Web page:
vessel

Entrevista a John Krajewski de Strange Loop Games

We use to try to give voice to the independent developers, and in this week dedicated almost entirely to them an interview can’t be missing. If you follow us you’ll know that we opened the week with a review of the interesting Vessel and now we have the pleasure to publish a fun chat with John Krajewski, cocreator and founder of Strange Loop Games besides Martin Farren, through which obtain responses about the development of the game and what means to be a independent.

The interview in English is below, and in Spanish it is in the previous page.

Videshock: I have been playing through Vessel, and it seems to “begin the action” very slowly. Why it is done this way instead of rapidly receive the water backpack?
John Krajewski: The original IGF prototype started the game with the backpack, but we removed that when we redesigned it for the final game. We wanted to focus the game on Fluros and creating liquid creatures, so we decided to introduce that mechanic first. Even still, we took our time introducing players to these mechanics, using the full first world before you get all your equipment. We felt it was really important to let the user get into this world naturally, without any tutorial text, let them explore and invent, while simultaneously getting wrapped up in the ambiance of it. The best way to do this was to introduce the concepts one at a time and let the user fully explore them.

Is not like having two games in one, one more focused in the puzles, another with this mix of action and skills?
Yes there is some of that, we tried to keep the platforming skills required to a minimum though, but we didnt want to remove action entirely and make it pure-puzzle, because the liquid is just so fun to physically interact with, and if we didnt have action sequences we would be leaving lots of interesting liquid interactions on the table.

The game has a big amount of text for reading. In these times when all is based in images and animation, is your way to say to the player “ok, take this seriously” or something like that?
The text is all optional, in the form of journals, and its primary purpose is to help reinforce who you are, what youre doing, why youre doing it, etc. There’s a lot going on beneath the surface of the game, as to what the Fluros represent and mean and what is happening to this world and how that relates to our own, and if that’s something the player wants to experience its there in the journals. If they’d rather just play, they can do that too.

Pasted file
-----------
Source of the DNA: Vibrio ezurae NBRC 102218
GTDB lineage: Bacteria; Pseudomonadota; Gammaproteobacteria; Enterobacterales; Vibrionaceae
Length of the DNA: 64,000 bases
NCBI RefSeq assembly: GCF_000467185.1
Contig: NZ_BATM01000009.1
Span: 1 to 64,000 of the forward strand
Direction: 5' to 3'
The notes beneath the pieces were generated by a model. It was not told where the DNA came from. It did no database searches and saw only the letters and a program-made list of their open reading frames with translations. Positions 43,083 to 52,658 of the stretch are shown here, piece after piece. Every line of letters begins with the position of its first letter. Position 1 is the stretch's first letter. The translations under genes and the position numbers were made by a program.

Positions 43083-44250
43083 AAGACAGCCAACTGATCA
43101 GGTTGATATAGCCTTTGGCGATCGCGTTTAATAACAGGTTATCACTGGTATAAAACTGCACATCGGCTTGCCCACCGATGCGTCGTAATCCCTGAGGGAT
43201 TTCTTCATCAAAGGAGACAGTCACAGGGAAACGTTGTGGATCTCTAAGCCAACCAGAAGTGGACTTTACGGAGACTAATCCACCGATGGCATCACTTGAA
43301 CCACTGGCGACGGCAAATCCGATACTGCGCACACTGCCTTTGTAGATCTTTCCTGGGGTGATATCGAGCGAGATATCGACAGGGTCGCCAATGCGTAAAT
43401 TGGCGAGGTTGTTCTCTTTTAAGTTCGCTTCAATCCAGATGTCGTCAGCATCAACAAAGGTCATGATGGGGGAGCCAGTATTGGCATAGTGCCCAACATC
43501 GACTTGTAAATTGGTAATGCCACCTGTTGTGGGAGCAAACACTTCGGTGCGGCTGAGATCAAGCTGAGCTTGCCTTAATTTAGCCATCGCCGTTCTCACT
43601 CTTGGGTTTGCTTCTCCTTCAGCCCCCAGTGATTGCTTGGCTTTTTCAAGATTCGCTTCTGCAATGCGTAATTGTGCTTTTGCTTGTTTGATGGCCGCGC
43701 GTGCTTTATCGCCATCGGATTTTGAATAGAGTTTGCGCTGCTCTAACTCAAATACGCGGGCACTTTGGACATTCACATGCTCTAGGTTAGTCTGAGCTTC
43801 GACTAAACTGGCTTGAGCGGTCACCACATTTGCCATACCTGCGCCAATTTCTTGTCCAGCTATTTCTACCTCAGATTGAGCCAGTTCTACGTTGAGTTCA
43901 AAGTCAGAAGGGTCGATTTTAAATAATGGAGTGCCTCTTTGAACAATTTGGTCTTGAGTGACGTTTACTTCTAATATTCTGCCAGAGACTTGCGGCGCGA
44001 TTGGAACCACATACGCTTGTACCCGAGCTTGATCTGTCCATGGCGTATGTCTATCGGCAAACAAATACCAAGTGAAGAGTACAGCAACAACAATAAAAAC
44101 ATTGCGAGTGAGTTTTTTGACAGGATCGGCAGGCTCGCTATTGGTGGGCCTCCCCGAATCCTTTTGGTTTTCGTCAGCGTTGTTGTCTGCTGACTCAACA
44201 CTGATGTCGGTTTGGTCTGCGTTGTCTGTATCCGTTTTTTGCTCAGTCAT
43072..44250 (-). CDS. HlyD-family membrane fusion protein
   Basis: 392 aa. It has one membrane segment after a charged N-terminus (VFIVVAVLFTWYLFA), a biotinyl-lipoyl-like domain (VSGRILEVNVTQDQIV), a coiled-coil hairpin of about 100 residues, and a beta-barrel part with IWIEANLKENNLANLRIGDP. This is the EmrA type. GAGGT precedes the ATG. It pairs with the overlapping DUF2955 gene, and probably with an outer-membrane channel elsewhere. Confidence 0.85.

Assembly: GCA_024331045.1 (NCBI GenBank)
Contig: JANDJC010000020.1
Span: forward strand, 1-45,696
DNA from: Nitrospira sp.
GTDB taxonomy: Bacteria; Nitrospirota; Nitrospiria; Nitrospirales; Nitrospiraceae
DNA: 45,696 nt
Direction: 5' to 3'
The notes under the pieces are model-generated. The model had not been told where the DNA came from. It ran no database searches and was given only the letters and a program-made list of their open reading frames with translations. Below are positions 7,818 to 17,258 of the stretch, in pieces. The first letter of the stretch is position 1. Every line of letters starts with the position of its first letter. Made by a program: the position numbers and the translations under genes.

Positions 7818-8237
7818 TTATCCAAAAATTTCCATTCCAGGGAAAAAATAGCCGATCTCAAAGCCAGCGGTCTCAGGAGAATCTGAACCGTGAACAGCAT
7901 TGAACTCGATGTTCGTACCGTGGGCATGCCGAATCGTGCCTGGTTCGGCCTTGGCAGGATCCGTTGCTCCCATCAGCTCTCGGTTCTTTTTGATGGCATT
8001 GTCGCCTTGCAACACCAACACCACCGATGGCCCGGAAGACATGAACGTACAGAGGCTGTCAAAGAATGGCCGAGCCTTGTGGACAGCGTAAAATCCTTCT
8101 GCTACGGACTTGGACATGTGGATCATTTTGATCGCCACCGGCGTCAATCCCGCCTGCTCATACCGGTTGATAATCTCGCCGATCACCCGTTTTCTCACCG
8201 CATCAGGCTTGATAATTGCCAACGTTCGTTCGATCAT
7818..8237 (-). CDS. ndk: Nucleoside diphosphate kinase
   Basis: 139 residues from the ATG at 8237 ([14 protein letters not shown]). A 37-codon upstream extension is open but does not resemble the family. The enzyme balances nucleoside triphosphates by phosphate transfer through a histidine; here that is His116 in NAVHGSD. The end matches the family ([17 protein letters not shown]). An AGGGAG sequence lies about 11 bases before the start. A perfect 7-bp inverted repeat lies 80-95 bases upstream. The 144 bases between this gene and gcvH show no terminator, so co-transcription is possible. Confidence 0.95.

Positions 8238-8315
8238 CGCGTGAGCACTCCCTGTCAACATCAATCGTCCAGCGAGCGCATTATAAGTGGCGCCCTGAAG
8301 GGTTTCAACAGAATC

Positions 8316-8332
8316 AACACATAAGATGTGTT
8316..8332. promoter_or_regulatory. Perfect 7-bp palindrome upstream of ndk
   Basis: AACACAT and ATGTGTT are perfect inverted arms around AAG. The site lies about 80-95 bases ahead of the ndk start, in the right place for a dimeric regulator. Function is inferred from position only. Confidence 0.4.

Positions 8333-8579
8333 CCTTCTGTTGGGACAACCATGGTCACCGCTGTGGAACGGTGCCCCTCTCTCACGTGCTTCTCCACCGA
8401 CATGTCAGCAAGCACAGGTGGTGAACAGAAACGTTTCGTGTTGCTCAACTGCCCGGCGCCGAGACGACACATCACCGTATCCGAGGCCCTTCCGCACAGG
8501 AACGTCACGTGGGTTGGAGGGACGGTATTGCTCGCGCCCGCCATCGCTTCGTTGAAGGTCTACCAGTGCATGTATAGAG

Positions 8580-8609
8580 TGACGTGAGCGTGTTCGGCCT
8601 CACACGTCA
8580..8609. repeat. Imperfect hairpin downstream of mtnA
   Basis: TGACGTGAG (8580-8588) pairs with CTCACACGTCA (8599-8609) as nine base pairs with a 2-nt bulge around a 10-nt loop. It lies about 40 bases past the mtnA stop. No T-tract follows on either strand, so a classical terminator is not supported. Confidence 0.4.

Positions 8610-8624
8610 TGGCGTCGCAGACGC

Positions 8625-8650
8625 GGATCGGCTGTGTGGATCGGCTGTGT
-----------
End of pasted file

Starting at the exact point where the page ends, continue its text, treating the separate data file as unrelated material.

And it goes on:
The ending is a bit strange. Without giving spoilers to the people who haven’t played it, have you the intention of continuing the story from this point, or does it really ends here?
We would love to continue the game, and hopefully will. Both a sequel and a prequel are projects I want to do. We have to figure out the business side and what platforms before that happens though.

It seems the game will be released in other platforms like Xbla/Psn/Mobiles. For the first two… Have you the intention to negotiate with publishers, or are you trying to do it by yourself?
We have a deal with IndiePub to publish to console.

What’s next for Strange Loop Games?
We’re looking at ways to best get Vessel on as many platforms as make sense, and starting a couple new projects. We’re looking at other platforms, tablet and iOS and even Facebook. More to come soon!

And about Indie Development

Are you (as a company) independent game developers?
Yes!

Who (organization, person, company) should be the responsible of saying what is independent and what is not?
It’s more of an attitude, I think. Independent means you are pushing the envelope in some way outside traditional game forms. There can be big or small companies that fit this.

And does it really matter?
It’s definitely a grey area for a lot of companies whether they are ‘indie’, but I think it shows more in the types of games they make rather than their size.

What does it mean in this moment “Indie Game Developer” and what should it mean?
I think it should mean someone who pushes what games are and can be. As to what it currently means, you will probably hear something different from everyone you ask.

Is it not better to focus in innovation, risk or imagination than in the publishing-founding part of the development?
You’ve got to balance it if you want to run a studio and actually make money. I think innovation can lead to great sales though, and its actually more risky to try to do some formula for a game because
the market is so crowded out there. You’ll have better luck breaking the mold.

Is there something you want to say to our readers?
No one has found the Easter Egg in Vessel yet. It’s somewhere in the workshop…


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